So, what’s new on the seizure thing?

newspaper stackNot much, unfortunately.

There are many reasons for low awareness of the seizures induced by video games, but today I want to focus on a big one: the lack of current research.

Without new research or a concerted outreach effort by advocacy organizations, it’s tough to keep the issue alive in the media. New research means new findings to announce. The press isn’t likely to cover a subject that’s producing no news.

It’s not as if conclusive studies don’t exist on seizures triggered by video games. Many clinical studies on video games as a cause of photosensitive seizures have been published, beginning in the early 1980s. The findings and methods have been refined over time, but the results have been fairly consistent and haven’t stirred up controversy. In fact, photosensitive epilepsy has always been considered a niche disorder and an out-of-the-way area of research. What’s left to prove?

Today’s studies involving video games are all about how games influence behavior and attitudes. Social scientists are investigating questions such as how much video games affect cognitive performance, memory, physical response time, behavior, and attitudes about violence. The results of ongoing studies like this—unlike the old news about seizures triggered by video games–frequently appear in the news media, keep the issues alive, and are topics of public debate.

The last time significant research findings were published and the advocacy community acted upon this public health problem was in 2005, when consensus papers on photosensitive seizures were published and the Epilepsy Foundation acted by issuing new guidelines for families on preventing them. Very little has occurred or has been published since then to keep the issue before the American public. (One exception: in 2008 the Epilepsy Foundation publicly responded to an Internet attack that placed seizure-inducing images on its website.)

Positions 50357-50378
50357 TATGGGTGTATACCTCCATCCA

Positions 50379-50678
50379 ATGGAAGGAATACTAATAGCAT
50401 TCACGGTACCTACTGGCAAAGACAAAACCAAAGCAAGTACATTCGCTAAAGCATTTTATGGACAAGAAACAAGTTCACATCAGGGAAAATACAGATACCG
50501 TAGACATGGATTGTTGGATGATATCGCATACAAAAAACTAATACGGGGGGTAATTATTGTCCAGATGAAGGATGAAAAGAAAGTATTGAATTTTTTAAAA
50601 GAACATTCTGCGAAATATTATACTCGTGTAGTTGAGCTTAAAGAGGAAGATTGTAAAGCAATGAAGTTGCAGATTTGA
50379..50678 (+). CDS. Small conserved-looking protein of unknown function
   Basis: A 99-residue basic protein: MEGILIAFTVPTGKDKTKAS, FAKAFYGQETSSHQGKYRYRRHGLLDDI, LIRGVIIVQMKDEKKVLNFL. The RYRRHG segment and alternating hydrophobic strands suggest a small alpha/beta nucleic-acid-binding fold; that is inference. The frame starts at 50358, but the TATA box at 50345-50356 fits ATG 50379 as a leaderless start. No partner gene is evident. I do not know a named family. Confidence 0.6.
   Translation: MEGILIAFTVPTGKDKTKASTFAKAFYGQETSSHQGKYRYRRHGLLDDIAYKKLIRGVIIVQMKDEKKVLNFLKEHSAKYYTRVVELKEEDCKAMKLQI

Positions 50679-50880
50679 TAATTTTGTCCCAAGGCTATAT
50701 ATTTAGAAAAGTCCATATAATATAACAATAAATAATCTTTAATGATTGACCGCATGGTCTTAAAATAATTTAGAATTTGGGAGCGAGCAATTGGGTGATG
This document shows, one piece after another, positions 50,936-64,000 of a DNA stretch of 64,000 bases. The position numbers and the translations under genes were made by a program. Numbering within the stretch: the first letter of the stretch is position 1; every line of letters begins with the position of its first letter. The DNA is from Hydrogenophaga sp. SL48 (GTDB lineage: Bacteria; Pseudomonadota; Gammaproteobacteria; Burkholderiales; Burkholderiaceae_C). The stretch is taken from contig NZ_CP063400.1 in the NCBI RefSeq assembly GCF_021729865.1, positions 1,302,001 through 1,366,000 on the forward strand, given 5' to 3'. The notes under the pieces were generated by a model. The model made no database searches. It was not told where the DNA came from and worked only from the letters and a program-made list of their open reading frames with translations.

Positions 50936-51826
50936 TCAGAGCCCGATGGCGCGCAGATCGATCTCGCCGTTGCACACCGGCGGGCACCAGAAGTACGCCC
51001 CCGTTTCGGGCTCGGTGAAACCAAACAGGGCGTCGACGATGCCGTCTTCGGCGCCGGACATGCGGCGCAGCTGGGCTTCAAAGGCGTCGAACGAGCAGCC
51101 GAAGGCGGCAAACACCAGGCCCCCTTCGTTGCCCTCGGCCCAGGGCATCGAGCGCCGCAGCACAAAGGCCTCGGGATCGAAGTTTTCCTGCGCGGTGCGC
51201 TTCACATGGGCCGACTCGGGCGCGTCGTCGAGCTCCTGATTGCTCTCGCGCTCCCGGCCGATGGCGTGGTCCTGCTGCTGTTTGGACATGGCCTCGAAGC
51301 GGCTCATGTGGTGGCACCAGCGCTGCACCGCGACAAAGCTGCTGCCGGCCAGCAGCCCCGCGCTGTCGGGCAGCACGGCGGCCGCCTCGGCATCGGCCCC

Here’s an example of how things work in the news business.

Last month a pretty balanced piece titled “Video games can be good for you, studies say” appeared in the Chicago Tribune. The reporter, John Keilman, begins the piece by putting video game research into historical context.

Researchers have done thousands of studies on gaming since the 1980s, often with unmistakably negative results. Some associated video games with an increased risk of epileptic seizures, while others cautioned that the games could provoke dangerously elevated heart rates. Many studies also linked violent games to aggression and anti-social behavior.

Then the article turns to Christopher Ferguson, a psychology professor at Florida’s Stetson University who’s found positive contributions of video games:

Ferguson has done dozens of studies on the subject and has consistently found that violent video games do not contribute to societal aggression. One recent project actually concluded that some children who play violent games are less likely than others to act like bullies. [That’s pretty newsworthy!–JS] Ferguson said early research into any new technology is often flawed. Studies that aim to find negative effects get funded and promoted, while those with more benign findings are unpublished and forgotten, he said. When a new generation of scholars more familiar with the technology comes along, different results often appear — and that’s what is happening with gaming, he said. “We’re just not seeing the kind of data emerge that would support the techno-panic that was common in earlier years,” he said.

Although Keilman balanced Ferguson’s remarks with quotes from another researcher, who’s quite skeptical about recent positive findings, there is no further mention in the article of studies about the seizure problem. Readers can easily assume that—as with early studies linking violent games to violent behavior—all the research showing video games can trigger seizures stems from the “negative attitude by technophobes” in the early days of gaming. If one follows Prof. Ferguson’s line of thinking, one could expect that newer studies—if there are any–on seizures and games can be expected to reverse the earlier studies.

I contacted Keilman to point out that the seizure problem hasn’t gone away. He responded that he was aware of this and was interested in writing about it sometime.  He also mentioned continuing research on the seizure issue. I think he’d be interested in writing about the subject if there was some new study that’s newsworthy, but there simply isn’t.

In the absence of new research, or a Pokémon-type episode, it’s hard for journalists to write about a topic that just isn’t news.


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